In terms of Phish, after that initial grieving period, which was a lot quicker than I thought it would be, I ended up having dreams, and the dreams were always backstage, they weren't really on stage. Backstage was very exotic, like we'd be playing on some rolling hills and there would be this crazy canyon with this river going through it and we were all taking turns going through these gondolas down the water and having these really weird experiences. And then, the stage is maybe 40 feet up overlooking the rolling hills and everything is really exotic and the relationship between the band members is special. I think I just missed them as people, especially in the first year when we weren't really talking too much. We didn't need a hiatus from our friendships because the friendships never waned, but we were just taking some natural time off. But, I missed them. We would hang out at band practice in real life or on the tour bus, and there's just this effortless rhythm of conversation or just shooting the shit and laughing and making each other laugh. In the last year when we've gotten together that's come back.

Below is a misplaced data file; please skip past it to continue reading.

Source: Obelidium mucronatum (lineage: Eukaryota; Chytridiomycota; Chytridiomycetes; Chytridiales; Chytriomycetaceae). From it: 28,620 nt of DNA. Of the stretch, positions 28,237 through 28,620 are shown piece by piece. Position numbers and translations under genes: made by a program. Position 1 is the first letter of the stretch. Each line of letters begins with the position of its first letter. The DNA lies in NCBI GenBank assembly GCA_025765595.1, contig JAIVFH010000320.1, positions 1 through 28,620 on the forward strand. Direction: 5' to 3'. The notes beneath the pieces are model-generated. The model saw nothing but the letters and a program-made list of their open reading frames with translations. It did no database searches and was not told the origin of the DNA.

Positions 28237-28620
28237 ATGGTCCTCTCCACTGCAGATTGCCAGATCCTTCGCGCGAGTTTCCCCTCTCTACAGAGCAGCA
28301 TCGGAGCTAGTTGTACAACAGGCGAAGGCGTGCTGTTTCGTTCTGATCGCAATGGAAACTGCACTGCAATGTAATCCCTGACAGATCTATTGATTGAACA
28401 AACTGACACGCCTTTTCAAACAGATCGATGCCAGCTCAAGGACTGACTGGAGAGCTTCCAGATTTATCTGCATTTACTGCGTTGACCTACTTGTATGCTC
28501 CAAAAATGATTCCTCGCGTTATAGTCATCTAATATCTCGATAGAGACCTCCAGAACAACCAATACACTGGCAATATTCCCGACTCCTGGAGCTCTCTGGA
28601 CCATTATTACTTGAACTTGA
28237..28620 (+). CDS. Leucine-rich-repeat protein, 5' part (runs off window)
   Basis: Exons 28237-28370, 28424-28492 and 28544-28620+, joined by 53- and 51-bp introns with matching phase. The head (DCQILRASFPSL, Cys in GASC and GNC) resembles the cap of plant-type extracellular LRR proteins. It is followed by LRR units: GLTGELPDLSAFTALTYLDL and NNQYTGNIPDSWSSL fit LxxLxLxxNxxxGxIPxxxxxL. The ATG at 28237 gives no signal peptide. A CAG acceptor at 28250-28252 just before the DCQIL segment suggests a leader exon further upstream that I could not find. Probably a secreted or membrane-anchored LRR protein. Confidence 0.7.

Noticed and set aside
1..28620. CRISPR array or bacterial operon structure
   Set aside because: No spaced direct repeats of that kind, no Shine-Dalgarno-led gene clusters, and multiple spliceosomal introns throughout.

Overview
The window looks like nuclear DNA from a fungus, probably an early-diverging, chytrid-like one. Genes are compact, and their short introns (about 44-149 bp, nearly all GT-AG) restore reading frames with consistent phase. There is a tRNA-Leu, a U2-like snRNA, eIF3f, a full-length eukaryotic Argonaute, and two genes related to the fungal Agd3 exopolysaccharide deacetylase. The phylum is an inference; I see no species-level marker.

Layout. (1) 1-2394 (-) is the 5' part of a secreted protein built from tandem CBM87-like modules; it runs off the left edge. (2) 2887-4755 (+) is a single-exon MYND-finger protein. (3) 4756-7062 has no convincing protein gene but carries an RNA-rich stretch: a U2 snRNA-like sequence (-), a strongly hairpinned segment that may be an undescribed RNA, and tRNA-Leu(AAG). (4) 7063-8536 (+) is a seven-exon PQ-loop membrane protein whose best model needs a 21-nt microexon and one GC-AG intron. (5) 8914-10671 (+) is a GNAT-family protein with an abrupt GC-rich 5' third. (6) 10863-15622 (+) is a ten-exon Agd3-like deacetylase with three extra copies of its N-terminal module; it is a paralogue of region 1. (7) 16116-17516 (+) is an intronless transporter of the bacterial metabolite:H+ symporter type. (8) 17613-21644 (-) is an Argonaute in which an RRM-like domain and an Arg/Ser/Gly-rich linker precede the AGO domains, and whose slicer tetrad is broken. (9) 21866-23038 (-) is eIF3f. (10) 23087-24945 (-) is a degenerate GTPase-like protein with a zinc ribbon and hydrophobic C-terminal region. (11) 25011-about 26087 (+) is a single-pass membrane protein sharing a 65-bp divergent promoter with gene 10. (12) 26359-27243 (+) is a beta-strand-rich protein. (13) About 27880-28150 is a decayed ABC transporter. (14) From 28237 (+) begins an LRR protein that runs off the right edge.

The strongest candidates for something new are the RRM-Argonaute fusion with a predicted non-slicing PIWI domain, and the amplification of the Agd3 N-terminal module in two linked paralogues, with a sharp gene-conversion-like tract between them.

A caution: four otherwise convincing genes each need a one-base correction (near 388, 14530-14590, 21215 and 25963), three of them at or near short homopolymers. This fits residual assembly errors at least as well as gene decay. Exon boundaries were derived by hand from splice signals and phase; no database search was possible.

I've had little feelings of craving Phish but I'm so wrapped up in this thing that's so new for me that I feel like I need a little bit more time. I've got so much inspiration for the new band. Most of my inspiration is there and it's not getting displaced by Phish cravings.

I'm very thankful that everyone in Phish is still healthy so that we might be able to do it again. When we broke up I said that longevity with Phish is that we could build something that is irreplaceable. I think we all know that the chemistry of twenty years together is irreplaceable, but it's so great for me to get to do these new things and try out new combinations of people. There's no reason that both things can't coexist eventually, potentially, and so I'm not really antsy about the Phish thing. I'm much more antsy to get out on the road and make another solo album. But, I'm gonna really enjoy it when Phish does happen. 'Craving' isn't the word that comes to mind but 'excitement' is, about all these things.